For chimneys that aren’t suitable for use with a stove for any reason, you do have an alternative by installing a twin wall flue. See how they can help you have a stove without an existing chimney here.

Checklist:

  • You must have a class 1 chimney
  • Be sure to check the diameter of the flue in your existing fireplace before you buy your stove

Distance to Combustibles

If you are fitting your stove into an existing fireplace chamber, you need to make sure it is big enough to allow for the required distance to combustibles – this means it must be the stated distance away from anything like plasterboard or wallpaper that has the potential to catch fire. The specific required distance is different for every stove, so check the installation manual before fitting yours.

If the fireplace is made of only brick, stone or other non-combustible material, there is no legal regulation on how far away the stove needs to be. However, performance of the stove might be affected if there isn’t enough space to allow air and heat to circulate.

If you have messy brickwork in your fireplace, you can easily neaten it up for your stove with one of our fireplace chambers.

Checklist:

  • Measure your fireplace chamber to see how well your stove will fit inside it
  • Ensure there are no combustible materials within the required space around the wood burner

Stove Heat Output

Wood

Stoves are significantly more efficient than fireplaces and can give out a lot of heat!

Even if you have a big fireplace opening for your wood burner, that doesn’t mean you should fill with as large a stove size as possible.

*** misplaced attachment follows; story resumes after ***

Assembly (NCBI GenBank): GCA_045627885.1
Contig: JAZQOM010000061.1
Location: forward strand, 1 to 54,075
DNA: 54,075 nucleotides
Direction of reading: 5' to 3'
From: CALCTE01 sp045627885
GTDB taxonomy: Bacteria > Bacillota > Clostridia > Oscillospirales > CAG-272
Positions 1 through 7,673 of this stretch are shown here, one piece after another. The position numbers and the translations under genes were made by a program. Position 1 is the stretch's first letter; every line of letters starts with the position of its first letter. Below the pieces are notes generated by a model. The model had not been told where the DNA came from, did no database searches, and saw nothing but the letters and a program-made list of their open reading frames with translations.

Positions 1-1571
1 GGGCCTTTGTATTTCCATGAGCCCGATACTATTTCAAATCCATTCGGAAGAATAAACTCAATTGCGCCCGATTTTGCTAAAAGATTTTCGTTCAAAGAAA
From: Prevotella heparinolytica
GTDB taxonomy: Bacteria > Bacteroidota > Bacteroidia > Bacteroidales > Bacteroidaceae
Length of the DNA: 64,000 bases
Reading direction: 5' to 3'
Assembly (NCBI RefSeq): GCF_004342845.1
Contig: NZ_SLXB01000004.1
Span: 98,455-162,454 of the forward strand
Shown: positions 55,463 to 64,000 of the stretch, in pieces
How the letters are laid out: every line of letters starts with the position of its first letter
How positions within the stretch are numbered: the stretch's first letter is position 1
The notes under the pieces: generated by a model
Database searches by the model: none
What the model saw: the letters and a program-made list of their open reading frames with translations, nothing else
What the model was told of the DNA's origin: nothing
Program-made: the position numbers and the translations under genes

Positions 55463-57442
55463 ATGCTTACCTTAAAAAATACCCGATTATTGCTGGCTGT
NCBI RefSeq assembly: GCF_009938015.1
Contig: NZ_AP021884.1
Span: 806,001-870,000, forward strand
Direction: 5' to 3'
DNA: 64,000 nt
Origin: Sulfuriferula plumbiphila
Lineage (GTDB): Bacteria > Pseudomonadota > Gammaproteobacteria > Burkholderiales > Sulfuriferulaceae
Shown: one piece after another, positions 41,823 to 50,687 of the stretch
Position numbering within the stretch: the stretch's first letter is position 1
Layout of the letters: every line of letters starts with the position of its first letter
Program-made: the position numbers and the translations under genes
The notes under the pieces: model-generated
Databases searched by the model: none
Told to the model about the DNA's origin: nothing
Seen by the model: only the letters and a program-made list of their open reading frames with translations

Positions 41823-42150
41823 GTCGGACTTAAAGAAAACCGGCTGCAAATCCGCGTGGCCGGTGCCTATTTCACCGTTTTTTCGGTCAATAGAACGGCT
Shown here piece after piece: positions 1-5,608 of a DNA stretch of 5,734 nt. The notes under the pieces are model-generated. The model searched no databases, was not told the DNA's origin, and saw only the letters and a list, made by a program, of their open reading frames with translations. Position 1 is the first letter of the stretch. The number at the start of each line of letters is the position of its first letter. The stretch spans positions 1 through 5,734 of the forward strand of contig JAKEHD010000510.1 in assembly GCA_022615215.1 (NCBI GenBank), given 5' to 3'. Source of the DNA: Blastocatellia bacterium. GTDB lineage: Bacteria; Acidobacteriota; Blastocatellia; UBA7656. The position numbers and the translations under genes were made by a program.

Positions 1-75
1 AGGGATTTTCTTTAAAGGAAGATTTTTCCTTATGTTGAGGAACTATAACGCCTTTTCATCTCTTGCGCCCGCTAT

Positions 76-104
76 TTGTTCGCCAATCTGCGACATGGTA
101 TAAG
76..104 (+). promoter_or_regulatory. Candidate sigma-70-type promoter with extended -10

How to install a freestanding wood stove

Use our stove calculator to work out what heat output is best for your room to avoid it getting too hot.

Checklist:

  • Make sure you are choosing the correct heat output when putting a stove in a fireplace

Ventilation

Stoves need air to be able to work. When they are placed in a room without enough ventilation, you can experience all kinds of issues, such as smoke failing to rise out of your chimney and difficulty getting your fire started.

If you are putting a wood burner in a traditional fireplace, make sure you check the air permeability of the room. If it is too low, you might need to fit a small ventilation brick somewhere.

You can find out more about log burner ventilation here.

Checklist:

  • Check that your room has adequate ventilation to place a stove in your fireplace

Stove Hearth and Surround

When putting a wood burner in a traditional fireplace, you need to follow the correct regulations when it comes to the hearth you use. As your stove will likely be a different shape and size to a traditional fire, don’t assume that it will still be suitable.

Stove installation regulations require that hearths that reach up to 100°C should:

  • Extend at least 300mm to the front and 150mm to both sides of the stove
  • Have an area of at least 840 x 840mm
  • Be at least 12mm thick
  • Be made from non-combustible materials

If the hearth temperature exceeds 100°C, it should be a minimum of 250mm in thickness.